The first in a new generation of global positioning system (GPS) satellites has successfully reached orbit, after a much-delayed launch schedule.
The GPS IIF-1 satellite was successfully launched by a Delta IV rocket from Cape Canaveral Air Force Station after many weeks of delays due to technical issues and poor weather conditions.
The satellite will be the first of 12 that will upgrade the GPS network, with another launch scheduled before the end of the year.
"The new GPS IIF satellites bring key improvements, including a more jam-resistant military signal, a new civil signal to enhance commercial aviation and search-and-rescue operations, and significantly improved signal accuracy as more of these new satellites go into operation," said Craig Cooning, general manager of Boeing Space and Intelligence Systems.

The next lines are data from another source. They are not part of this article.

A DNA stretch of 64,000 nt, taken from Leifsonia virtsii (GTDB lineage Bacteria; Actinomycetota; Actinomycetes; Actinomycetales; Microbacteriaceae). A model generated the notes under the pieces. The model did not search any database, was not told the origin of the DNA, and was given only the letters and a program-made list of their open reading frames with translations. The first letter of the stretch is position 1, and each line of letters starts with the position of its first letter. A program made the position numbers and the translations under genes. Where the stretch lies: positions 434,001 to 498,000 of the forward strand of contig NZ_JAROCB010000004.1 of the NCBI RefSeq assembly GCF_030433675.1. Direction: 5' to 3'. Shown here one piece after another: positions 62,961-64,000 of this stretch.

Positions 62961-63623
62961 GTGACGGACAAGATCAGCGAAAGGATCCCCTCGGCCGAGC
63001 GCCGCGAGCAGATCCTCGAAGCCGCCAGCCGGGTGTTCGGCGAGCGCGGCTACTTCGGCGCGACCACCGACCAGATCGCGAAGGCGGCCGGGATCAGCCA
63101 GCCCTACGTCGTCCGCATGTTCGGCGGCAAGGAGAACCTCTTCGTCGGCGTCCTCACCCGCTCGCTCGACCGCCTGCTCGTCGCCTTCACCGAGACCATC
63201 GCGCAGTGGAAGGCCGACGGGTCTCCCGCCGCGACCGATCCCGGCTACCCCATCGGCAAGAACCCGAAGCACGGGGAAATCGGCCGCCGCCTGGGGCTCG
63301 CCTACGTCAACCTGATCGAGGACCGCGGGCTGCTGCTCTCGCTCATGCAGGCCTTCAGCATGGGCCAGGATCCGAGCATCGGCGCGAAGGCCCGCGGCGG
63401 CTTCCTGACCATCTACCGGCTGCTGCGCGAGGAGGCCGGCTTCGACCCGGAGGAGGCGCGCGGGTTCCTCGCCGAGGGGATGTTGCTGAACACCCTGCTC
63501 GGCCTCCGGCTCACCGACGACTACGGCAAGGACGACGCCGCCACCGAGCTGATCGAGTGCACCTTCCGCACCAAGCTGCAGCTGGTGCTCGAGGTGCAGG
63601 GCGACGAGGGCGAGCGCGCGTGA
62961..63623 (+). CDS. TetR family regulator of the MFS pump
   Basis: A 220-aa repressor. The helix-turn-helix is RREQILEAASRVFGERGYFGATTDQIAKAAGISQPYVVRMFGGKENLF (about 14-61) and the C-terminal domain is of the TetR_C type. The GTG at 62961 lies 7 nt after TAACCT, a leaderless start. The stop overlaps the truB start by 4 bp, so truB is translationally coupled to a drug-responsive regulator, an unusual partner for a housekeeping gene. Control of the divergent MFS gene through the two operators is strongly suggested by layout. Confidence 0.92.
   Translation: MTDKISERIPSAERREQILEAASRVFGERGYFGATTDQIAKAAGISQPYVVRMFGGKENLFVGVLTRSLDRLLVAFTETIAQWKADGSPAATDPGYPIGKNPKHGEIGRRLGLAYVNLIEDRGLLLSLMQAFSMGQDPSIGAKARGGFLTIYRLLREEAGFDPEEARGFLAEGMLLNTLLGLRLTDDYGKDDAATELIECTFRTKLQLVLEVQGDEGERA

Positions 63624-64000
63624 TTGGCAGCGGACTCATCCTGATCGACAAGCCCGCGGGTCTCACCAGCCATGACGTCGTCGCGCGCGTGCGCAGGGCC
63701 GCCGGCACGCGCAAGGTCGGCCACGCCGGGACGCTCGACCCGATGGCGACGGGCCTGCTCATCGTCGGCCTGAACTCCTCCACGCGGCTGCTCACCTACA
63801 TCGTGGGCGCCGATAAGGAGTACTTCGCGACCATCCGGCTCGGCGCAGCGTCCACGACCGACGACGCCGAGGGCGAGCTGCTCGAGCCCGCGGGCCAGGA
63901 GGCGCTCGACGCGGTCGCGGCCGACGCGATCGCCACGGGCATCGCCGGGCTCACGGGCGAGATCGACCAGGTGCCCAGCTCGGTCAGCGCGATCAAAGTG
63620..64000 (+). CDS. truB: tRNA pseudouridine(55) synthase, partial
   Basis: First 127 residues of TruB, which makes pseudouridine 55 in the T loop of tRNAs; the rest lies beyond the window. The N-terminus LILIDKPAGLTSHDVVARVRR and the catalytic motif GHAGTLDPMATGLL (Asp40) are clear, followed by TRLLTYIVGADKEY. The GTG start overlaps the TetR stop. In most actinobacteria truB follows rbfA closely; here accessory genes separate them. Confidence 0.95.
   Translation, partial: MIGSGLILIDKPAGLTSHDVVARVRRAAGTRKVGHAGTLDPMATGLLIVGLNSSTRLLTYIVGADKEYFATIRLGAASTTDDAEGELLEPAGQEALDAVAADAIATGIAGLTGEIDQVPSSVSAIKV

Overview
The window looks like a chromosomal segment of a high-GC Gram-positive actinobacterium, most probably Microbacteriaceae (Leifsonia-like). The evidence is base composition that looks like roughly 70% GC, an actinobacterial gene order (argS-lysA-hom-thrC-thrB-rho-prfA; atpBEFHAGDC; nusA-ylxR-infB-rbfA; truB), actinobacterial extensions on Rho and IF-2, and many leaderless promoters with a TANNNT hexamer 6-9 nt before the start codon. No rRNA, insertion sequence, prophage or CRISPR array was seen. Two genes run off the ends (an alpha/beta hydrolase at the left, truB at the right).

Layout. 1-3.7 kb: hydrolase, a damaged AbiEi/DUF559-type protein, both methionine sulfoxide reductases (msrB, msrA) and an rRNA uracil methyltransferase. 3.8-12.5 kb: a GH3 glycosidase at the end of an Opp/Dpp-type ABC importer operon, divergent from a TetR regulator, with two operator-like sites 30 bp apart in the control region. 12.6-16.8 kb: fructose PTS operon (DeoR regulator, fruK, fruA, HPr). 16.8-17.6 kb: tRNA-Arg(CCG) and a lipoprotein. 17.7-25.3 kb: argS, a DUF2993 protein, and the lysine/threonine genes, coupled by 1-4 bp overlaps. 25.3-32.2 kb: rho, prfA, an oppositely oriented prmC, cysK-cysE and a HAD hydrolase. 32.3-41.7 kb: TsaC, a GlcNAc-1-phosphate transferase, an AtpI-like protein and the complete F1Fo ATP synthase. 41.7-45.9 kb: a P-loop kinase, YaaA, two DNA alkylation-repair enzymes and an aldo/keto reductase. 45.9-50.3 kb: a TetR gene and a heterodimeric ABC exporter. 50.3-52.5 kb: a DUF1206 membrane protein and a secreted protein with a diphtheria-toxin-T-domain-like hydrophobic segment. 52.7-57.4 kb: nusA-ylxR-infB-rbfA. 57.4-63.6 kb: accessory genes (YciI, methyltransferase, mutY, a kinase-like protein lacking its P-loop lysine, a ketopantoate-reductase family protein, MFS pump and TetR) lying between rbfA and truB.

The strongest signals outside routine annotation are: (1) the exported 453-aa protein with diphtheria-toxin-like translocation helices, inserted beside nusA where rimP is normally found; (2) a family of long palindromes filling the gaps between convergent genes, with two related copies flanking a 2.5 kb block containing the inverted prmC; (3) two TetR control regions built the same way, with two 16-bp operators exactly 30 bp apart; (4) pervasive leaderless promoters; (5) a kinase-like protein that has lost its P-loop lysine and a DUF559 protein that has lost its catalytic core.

The US government has expressed serious concerns about the viability of the GPS network after continued delays in replacement satellite launches and a lack of service improvements. This launch will help augment the existing system and allow room for further upgrades.
The EU is working on its own GPS system, dubbed Galileo, while there is still a bare-bones Russian positioning system left over from the Cold War. China too is working on its own GPS network, as is Japan, and other nations are considering sharing new networks.